From leftover cooked rice to oatmeal, you can get creative with feeding your sourdough starter! Watch, listen, or read to learn exactly how to do it successfully if you ever run out of flour!
If you don’t have flour… can you feed your sourdough starter anything else?
Yes, you can!
On today’s #AskWardee, I’m sharing how to feed your sourdough starter with leftover cooked rice, oatmeal, or other non-flour options.
Including particulars you need to know to do it right.
Keep reading or watching below to learn more!
The Question: What Else Can I Use To Feed My Sourdough Starter?
Meghan R. asked:
My mind is blown about the option to feed other things to the starter! Cooked rice, too? My husband loves to cook rice. It is very plain with just butter and salt but he always cooks the same amount regardless of how much we will eat so there is almost always extra. This would be something to feed the starter just once in a while? Would the butter and salt impact the starter? So any cooked grains, maybe apples, potatoes; is there more?
So many new questions are coming to mind. If you haven’t already, maybe you could do an #AskWardee about it. With the flour shortages on grocery store shelves these days, many people are asking how to keep their sourdough starter alive. What are the different foods that you can feed a starter? What differences will alternative foods make to the starter? Why does it work? Is this something you would do occasionally or regularly? How would you go about feeding something other than flour to the starter?
Meghan, thank you for your question!
Because we’re featuring your question on today’s #AskWardee, you’re getting a gift — a FREE eBook and Video Package! Our team will be in contact with you so you can choose which one you’d like!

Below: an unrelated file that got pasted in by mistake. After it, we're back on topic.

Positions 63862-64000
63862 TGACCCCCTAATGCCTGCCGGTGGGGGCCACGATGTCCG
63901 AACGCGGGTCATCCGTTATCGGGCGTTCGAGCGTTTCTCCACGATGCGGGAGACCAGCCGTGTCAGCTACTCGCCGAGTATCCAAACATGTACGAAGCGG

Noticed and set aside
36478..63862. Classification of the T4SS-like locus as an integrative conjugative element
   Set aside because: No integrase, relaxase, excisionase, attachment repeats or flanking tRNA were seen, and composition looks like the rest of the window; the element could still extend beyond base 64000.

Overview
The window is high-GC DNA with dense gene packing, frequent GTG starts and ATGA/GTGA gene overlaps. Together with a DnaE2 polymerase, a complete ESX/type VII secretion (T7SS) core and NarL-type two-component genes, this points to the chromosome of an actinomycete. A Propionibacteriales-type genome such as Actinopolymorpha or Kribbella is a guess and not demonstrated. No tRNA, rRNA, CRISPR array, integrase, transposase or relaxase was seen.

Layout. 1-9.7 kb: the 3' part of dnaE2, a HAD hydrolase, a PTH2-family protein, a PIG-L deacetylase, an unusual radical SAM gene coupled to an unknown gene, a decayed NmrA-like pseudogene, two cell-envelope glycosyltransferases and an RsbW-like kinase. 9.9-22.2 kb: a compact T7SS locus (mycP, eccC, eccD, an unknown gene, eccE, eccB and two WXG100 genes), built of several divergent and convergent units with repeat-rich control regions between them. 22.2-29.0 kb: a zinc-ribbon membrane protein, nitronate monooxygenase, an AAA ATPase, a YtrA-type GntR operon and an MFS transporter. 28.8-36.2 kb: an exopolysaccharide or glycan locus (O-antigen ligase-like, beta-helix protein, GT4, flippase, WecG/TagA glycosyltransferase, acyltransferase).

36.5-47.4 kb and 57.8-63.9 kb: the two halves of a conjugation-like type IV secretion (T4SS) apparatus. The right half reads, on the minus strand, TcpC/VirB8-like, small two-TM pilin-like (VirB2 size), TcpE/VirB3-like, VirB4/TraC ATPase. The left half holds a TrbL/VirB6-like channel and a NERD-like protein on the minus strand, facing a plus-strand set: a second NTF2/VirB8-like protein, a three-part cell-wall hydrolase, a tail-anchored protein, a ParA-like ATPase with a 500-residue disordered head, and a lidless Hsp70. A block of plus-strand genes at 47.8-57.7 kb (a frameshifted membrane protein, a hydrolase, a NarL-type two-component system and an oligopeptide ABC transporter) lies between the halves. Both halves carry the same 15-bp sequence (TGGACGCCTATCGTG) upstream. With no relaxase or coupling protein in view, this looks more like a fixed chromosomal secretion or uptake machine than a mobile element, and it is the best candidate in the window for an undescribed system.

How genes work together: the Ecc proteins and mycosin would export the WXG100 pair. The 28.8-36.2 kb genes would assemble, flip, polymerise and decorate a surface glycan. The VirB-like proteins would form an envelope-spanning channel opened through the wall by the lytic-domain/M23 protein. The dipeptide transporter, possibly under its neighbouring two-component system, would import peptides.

More Than Just Flour!
You can use various flours to feed your sourdough starter and I shared more about that in Can I Feed My Sourdough Starter Different Flours? #AskWardee 021.
Today let’s talk about other things you can feed your sourdough starter beyond alternative flours: whole, cracked, or rolled cooked grains like leftover rice, quinoa, barley, spelt, or einkorn. Or, hot cereal like oatmeal or a cracked grain hot cereal.
All of these are options for feeding, too!
Just keep these things in mind…
#1 — Keep Up The Same Feeding Schedule And Amounts
Keep feeding your sourdough starter twice daily. Instead of feeding with ground-up flour, feed with leftover oatmeal or whatever else other cooked grain you have.
Add the cooked grain and water and mix into the starter.
It will probably be a little chunky, but that’s okay. The starter’s organisms will break it down more as it sits.
#2 — It Should Be A Starch-Based Grain
Since a sourdough starter’s beneficial organisms (yeasts and bacteria) eat the starches and sugars in flour… whatever you feed the starter needs to provide that starch.
Which means that non-starch alternative flours like almond flour or coconut flour are not options (none or limited starch in those).